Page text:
Management of stress fractures of the foot
Stress fractures are small cracks or severe bruising within a bone. Stress fractures are due to overuse and repetitive activity which are usually common among people participating in running sports such as basketball and soccer.
A stress fracture can also develop if there are changes in a new exercise, sudden increase in the intensity of the workouts or changes in the surface of the workout such as jogging on a treadmill and then outdoors. Sometimes, osteoarthritis and other diseases can cause weakening of the bones and performing regular activities can cause a stress fracture.
The weight-bearing bones of the lower leg and foot are susceptible to stress fractures due to the repetitive forces absorbed during running, walking and jumping.
Causes of stress fracture on the foot
- Stress fracture on the foot can be caused by a sudden increase in physical activities such as excessively performing exercises every week and running long distances.
- Walking infrequently on a day to day basis and suddenly excessively walking on uneven surfaces while on vacation can increase the risk for a stress fracture.
- Wearing shoes that cause diminished ability of the foot in absorbing repetitive forces.
- Conditions that lessen the strength and density of the bones such as osteoporosis and taking long-term medications.
- Poor conditioning of the muscles
- Anything that changes the mechanics on how the foot absorbs the impact when it strikes the ground increases the risk. If suffering from bunion, blisters and tendonitis, it affects how an individual places weight on the foot when running or walking which require an area in the bone to bear the weight and pressure.
- Changes in training and playing surfaces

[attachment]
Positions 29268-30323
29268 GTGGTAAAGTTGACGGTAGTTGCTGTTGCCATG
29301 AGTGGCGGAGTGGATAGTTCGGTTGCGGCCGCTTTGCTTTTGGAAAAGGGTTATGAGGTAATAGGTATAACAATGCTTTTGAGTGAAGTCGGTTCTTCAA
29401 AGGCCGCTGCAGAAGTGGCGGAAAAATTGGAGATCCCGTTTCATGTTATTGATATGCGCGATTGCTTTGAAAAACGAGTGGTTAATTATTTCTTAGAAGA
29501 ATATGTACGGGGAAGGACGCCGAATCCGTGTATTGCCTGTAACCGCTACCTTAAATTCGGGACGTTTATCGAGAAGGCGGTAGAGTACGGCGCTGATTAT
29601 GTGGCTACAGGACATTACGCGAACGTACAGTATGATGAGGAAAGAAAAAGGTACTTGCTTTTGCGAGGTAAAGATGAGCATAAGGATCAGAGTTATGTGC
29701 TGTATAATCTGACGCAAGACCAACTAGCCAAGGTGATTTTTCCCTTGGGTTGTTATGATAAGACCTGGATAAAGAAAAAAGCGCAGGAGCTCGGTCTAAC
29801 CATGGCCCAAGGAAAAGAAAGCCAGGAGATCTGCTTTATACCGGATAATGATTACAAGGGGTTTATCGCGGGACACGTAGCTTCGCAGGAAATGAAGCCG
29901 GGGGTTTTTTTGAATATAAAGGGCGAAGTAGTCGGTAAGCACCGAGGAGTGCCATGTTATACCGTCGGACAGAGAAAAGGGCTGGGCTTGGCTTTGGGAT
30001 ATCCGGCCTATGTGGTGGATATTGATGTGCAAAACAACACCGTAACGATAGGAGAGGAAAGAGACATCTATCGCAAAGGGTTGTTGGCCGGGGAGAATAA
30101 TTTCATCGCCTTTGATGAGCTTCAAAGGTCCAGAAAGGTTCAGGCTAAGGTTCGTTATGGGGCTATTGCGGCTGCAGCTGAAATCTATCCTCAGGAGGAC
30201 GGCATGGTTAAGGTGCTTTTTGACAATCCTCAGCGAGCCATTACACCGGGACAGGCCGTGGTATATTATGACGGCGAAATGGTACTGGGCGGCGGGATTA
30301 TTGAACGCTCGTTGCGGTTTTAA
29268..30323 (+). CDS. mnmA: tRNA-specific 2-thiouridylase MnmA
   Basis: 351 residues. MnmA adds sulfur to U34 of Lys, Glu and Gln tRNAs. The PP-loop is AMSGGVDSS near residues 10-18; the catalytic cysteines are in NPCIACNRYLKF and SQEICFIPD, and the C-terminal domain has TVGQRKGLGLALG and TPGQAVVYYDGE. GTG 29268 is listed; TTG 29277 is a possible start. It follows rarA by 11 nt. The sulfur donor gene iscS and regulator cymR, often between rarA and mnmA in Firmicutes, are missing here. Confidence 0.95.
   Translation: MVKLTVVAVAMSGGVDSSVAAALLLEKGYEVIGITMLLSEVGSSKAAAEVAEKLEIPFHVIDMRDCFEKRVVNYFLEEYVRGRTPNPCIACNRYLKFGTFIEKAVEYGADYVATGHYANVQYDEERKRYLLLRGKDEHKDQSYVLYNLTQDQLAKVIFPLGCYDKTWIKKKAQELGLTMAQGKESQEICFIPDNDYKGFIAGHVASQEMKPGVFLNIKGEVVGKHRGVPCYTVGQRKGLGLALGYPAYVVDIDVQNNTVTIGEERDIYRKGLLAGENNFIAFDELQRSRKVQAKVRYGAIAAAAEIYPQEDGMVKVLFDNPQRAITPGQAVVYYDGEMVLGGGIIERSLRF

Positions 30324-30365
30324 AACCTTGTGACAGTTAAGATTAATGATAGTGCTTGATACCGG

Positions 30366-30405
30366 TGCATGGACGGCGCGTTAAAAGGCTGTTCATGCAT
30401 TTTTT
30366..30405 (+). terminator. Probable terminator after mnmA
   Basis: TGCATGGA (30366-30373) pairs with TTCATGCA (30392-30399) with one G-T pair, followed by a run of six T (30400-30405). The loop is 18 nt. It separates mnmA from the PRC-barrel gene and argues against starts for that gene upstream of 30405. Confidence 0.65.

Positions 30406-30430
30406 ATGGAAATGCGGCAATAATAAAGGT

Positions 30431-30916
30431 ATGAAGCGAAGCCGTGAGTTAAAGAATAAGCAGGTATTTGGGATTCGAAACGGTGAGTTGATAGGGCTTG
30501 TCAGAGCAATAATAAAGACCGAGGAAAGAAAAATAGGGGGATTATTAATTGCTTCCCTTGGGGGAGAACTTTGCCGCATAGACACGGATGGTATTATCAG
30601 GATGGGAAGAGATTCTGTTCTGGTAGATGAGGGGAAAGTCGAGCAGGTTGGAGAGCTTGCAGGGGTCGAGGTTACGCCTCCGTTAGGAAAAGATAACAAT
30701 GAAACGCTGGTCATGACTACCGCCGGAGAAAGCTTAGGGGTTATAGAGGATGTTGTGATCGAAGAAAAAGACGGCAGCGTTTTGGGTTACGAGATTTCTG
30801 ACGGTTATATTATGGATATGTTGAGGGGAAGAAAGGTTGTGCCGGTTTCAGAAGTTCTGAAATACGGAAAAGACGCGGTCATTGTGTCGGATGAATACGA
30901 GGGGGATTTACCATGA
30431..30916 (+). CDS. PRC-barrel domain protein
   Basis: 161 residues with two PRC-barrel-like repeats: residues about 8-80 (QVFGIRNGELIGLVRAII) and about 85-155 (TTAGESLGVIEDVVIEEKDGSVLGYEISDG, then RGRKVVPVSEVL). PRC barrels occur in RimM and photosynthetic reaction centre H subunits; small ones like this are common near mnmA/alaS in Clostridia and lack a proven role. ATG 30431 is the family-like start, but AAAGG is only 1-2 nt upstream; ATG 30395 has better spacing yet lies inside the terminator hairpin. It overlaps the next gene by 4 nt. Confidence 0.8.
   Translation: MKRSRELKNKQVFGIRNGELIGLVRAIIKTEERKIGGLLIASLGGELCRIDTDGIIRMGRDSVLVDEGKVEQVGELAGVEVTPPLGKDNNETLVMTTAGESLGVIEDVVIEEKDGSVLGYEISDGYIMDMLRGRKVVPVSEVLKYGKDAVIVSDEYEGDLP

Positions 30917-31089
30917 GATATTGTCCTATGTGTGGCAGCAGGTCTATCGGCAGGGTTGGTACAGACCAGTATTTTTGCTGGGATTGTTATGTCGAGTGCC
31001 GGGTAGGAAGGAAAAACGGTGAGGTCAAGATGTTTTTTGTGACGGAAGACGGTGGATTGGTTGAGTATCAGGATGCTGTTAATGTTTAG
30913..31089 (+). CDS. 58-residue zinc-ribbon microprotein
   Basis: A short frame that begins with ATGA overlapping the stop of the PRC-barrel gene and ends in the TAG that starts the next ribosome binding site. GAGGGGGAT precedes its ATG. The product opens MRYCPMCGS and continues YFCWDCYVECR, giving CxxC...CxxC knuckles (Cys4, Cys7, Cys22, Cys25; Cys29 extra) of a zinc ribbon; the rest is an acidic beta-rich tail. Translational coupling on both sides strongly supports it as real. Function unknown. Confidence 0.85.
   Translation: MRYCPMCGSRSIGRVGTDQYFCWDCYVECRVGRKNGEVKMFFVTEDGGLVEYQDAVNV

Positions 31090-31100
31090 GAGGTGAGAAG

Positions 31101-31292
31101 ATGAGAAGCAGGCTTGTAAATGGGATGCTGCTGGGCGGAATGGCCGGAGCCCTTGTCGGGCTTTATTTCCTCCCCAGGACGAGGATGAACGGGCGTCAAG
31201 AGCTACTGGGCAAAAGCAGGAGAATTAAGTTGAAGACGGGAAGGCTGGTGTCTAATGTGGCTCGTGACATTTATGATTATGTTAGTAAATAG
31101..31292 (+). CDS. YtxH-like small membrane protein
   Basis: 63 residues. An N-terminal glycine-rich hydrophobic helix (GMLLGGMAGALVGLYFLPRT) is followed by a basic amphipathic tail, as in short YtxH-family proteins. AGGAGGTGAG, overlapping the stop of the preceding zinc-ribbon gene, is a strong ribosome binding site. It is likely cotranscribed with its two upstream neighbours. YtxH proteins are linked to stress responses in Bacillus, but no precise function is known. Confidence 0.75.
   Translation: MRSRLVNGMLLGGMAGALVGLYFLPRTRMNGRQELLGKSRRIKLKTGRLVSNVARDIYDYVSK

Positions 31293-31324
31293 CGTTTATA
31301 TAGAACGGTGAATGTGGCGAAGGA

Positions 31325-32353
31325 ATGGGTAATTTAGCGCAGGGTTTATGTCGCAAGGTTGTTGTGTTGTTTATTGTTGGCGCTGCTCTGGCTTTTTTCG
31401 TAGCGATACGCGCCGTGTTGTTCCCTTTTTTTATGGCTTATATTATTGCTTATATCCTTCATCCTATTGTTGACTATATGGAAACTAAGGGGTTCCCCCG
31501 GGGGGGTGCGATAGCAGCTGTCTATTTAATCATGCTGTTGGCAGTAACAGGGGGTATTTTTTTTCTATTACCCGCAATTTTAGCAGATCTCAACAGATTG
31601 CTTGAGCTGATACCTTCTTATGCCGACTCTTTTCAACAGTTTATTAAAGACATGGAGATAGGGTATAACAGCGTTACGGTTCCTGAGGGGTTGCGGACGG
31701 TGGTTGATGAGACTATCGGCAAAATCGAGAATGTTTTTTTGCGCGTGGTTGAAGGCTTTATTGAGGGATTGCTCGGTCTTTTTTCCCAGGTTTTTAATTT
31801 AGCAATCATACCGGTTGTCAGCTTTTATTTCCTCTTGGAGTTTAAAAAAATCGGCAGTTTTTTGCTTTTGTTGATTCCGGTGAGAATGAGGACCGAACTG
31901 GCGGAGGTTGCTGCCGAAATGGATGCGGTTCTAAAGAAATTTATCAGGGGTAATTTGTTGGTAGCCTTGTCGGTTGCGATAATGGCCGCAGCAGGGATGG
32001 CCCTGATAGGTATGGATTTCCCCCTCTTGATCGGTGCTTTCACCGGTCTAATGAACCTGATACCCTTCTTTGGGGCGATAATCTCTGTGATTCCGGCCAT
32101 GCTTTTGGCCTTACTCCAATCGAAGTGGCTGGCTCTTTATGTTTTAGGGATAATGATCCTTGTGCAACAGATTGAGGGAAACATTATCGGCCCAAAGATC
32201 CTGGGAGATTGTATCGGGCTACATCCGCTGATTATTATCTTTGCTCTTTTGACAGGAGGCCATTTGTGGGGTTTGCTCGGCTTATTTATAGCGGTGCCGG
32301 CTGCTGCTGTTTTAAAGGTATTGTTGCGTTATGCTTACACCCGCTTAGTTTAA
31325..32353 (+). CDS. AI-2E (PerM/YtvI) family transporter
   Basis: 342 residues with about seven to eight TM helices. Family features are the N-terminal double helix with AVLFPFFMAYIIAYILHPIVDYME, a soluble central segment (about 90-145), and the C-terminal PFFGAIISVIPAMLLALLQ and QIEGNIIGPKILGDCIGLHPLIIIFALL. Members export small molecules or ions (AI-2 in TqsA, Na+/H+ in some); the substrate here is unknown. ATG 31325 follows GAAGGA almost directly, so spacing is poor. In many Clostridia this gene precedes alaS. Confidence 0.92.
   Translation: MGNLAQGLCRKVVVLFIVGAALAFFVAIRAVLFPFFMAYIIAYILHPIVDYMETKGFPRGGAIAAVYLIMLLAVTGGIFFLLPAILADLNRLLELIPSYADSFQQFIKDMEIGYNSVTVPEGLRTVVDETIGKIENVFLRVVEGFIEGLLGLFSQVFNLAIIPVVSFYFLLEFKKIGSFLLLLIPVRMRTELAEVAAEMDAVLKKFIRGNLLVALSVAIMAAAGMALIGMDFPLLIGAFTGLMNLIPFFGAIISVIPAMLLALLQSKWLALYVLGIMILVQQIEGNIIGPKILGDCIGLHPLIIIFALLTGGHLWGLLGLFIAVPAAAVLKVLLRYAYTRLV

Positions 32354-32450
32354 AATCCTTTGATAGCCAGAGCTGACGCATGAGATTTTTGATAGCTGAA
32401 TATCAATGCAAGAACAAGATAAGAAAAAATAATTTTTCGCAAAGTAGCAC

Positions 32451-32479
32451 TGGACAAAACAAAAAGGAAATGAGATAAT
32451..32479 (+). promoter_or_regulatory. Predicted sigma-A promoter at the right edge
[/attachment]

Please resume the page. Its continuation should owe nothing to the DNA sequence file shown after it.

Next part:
- Wearing worn out shoes
- Pain worsens during normal and daily activities
- Pain is lessened during resting
- Tenderness of the affected area when touched
- Swelling on top of the foot or outside of the ankle
- Take plenty of rest and avoid any activities that place significant weight on the affected foot. If there is a need to bear weight on the area, wear a supportive shoe.
- Apply a compress immediately after the injury to minimize swelling. Apply an ice pack for at least 20 minutes at a time for several times every day. Avoid applying the ice pack directly on the skin to prevent frostbite and making the condition worse.
- Wrap a compression bandage on the affected foot to prevent swelling of the area. Gently wrap the area using a soft bandage. Avoid wrapping it too tight to prevent proper blood circulation in the area.
- Elevate the affected foot above the level of the heart. When lying down, prop the leg in a couple of pillows.
- Take the prescribed non-steroidal anti-inflammatory drugs (NSAIDs) such as ibuprofen or naproxen to lessen the pain and swelling.
Disclaimer / More Information
The material posted on this page on stress fractures of the foot is for learning purposes only. Learn to recognize and manage fractures including stress fractures of the foot by taking a first aid and CPR class with one of our training providers.